Ideal meal: Yam samun phrai, kai yaang or Ike's wings, fish special.

Best deal: Half order of kai yaang ($7.50). 

11:30 am-10 pm daily. $$.

Portobello Vegan Trattoria

1125 SE Division St., 754-5993, 

[ANIMAL-FREE ITALIAN] As a vegan Italian joint, Portobello could easily survive on the uniqueness of its niche. The restaurant is proud of its meat- and dairy-free philosophy and its locally sourced produce, but it's not cruising on that. This unpretentious and playful restaurant, with tiny animal and vegetable figurines hiding on the uneven wood-paneled walls, is suitable for diners of all types. Portobello's menu changes frequently, but always includes a variety of salads, pastas, pizzas (a recent pie featured figs, kale and cashew cream) and main dishes (a deep-dish cornmeal crust pie was both hearty and bright, zucchini and sweet roasted corn mingling with tomato-basil sauce and cashew cheese). That cashew cheese is a standout—it's also featured in the beet tartare, a sizable sphere of it capped with minced beets, carrot aioli and capers, and served with baguette. The mushroom fries, which are more like tempura, are fun—like gussied-up, vegan mozzarella sticks. You'll also enjoy the creative cocktails and mocktails—the alcohol-free Ginger Rawgers, with peach puree, ginger, lemon juice and kombucha, really hit the spot on a warm day. REBECCA JACOBSON.

Ideal meal: Beet tartare, spicy arrabiata pizza with seitan-based sausage and chili-fennel marinara, gnocchi.

Best deal: A 12-inch pizza runs $9-$12. 

5:30-10 pm Tuesday-Saturday, 10 am-2 pm Sunday. $$.

Pure Spice

2446 SE 87th Ave., Suite 101, 772-1808,

[EAST CHINA SEE] Pure Spice's maddeningly well-lit fish tank of a restaurant—in a mostly Chinese strip mall across Southeast Division Street from a shop offering eyebrow tattoos—looks far from promising from the outside. But it is a world of eclectic, oft-unfamiliar splendors, all reasonably priced. The housemade cilantro-onion rice noodle appetizers look like soft baklava and are mild, rich and delicate to the point of ethereality. The experience, a companion said, was "like eating clouds." One could eat them to the point of drowning. Pure Spice's likewise housemade kimchee was beautifully and numbingly spicy—made with crisp, brightly acidic baby bok choy—while its massive boat of tan tan noodles  are the sweet and not the Sichuan hot-oil version, mildly spiced and sledged over with a dense magma flow of pork and peanut. The hot pots may as well be homestyle European stews, coddled by the juices of the meat and slow-cooked to tenderness. While you eat, an eternal flat-screen slide show on two walls flips through pictures of the massive menu's dishes, a constant reminder of everything you're missing and everything you want. And so you will egregiously over-order, and your server will—gently, dryly—make fun of you. But you won't mind. MATTHEW KORFHAGE.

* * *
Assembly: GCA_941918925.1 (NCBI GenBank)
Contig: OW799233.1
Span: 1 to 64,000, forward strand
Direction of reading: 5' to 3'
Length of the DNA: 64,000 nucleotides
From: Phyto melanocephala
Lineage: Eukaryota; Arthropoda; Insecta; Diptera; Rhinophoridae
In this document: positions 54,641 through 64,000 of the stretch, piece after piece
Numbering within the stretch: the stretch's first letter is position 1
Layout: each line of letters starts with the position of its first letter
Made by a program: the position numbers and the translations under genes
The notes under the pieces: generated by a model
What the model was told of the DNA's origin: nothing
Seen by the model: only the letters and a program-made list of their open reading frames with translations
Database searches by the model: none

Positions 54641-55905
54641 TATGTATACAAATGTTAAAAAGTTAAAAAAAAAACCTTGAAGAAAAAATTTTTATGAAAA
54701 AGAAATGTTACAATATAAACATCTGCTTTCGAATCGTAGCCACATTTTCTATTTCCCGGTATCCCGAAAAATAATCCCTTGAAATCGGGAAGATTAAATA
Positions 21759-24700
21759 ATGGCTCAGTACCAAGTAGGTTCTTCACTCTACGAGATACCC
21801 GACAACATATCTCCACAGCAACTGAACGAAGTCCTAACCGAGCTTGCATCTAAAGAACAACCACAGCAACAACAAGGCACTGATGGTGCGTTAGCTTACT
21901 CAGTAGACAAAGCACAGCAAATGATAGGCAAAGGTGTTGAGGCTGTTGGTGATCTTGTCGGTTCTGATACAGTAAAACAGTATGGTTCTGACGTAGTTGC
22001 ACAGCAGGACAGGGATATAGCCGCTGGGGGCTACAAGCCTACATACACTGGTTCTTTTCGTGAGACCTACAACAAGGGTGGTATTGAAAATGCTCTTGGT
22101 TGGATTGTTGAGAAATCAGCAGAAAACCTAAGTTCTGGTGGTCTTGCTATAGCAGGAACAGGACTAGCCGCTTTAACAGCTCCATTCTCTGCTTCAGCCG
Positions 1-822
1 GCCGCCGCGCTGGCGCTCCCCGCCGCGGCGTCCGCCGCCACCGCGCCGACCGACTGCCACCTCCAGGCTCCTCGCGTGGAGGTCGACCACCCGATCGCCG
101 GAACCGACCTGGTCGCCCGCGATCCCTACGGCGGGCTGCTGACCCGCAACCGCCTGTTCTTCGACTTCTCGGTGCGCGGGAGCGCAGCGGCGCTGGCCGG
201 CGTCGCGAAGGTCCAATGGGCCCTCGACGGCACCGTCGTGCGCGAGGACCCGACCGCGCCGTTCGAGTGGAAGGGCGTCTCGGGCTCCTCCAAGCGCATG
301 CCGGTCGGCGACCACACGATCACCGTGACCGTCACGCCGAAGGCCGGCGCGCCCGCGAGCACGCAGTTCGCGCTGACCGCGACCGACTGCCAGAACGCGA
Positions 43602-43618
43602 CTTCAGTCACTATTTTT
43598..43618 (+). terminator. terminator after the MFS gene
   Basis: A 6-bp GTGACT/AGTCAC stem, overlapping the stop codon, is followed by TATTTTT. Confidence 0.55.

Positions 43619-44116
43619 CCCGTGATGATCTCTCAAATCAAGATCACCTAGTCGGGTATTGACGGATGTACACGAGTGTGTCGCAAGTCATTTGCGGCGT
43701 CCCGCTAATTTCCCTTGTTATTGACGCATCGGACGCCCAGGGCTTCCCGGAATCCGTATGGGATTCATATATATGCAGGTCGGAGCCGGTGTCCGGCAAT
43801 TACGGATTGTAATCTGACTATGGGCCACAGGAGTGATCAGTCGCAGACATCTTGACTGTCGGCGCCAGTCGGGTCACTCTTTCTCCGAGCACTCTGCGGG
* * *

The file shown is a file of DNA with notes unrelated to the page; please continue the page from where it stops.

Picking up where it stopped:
Ideal meal: The one where your eyes are bigger than your stomach. But don't miss the rice noodle appetizers, and make a point of ordering one of the whole-fish items, which they will bone for you at the table.

Best deal: The $10 clay pots handily serve two.

9:30 am-10 pm daily. $.

Riffle NW

333 NW 13th Ave., 894-8978,

[EIGHT ARMS TO HOLD YOU] Is octopus the porterhouse of the sea? You get that impression at Riffle NW, the newish Pearl District seafood restaurant from married New York transplants Ken and Jen Norris, which makes the cephalopod its signature entree. Skillet-charred and served with a chorizo chili cream, the Spanish octopus' arms are presented in pieces so large and firm they recall beefsteak more than any catch of the day. This is a bold restaurant, if not exactly experimental. Its best ventures have the stinging clarity of an ocean breeze, with triumphs that tend to alter one's basic conception of a dish. A Brussels sprouts salad is interpreted as a pile of the veggies shaved razor thin and piled high as an anthill, with a light and buttery dressing. A side of fingerling potatoes is quickly deep-fried so they become fingerling jojos. A sea urchin and quail egg shot takes that unlikely pairing (the urchin puréed, the egg an unbroken yolk) and drops it in a shot glass of tomato water that's been drained through a cheesecloth. You swig it, and break the yolk on the roof of your mouth. As a shot, it's a spectacular aperitif to your new steak. AARON MESH.

Ideal meal: RNW octopus, fingerling potatoes, shaved Brussels sprouts salad.

Best deal: The sea urchin shot is $6 for mind expansion.

5 pm-midnight Tuesday-Sunday. $$$.

RingSide Fish House

838 SW Park Ave., 227-3900,

[SHARKS 'N' SUITS] The RingSide Fish House, the first addition to Portland's staid RingSide steak empire in three decades, remains very much in the vein of the original. Like an old-school father's den or pool-tabled rec room, it is designed to be deeply soothing—congratulatory, even—to the alpha male id. The wood is burnished, the booths deep, the walls an unassuming beige. Vintage nautical pictures adorn the restaurant's walls, while the lounge sports a mammoth, trophied whale jaw, a none-too-subtle sign that this is a place where mad Ahab actually gets his prey. The overall effect is of landed, domestic, heavy-on-the-seat luxury—the preferred style of both Washington, D.C., and the country's various upscale provinces. Even given its excellent sourcing (the menu rotates both daily and seasonally) and the obvious delicacy of preparation, the cuisine is aimed more at the palate of Terre Haute than that of the haute; the byword is not so much innovation or novelty as it is comfort and execution and a simple sense of being spoiled, recession be damned. Heck, the menu even sports a '70s-style filet mignon surf 'n' turf. RingSide does consistently well what other kitchens mundanely struggle to achieve. Cuts of rare steak nearly 2 inches thick are served warm, with uniform tender redness from fringe to fringe and no hint of the raw. Equally thick scallops are cooked to a satisfying, unrubbery firmness. Trout swoons under crisped skin. The shellfish were fresh and diverse and lobster soup was beautifully subtle with just a hint of lemon and chive. MATTHEW KORFHAGE.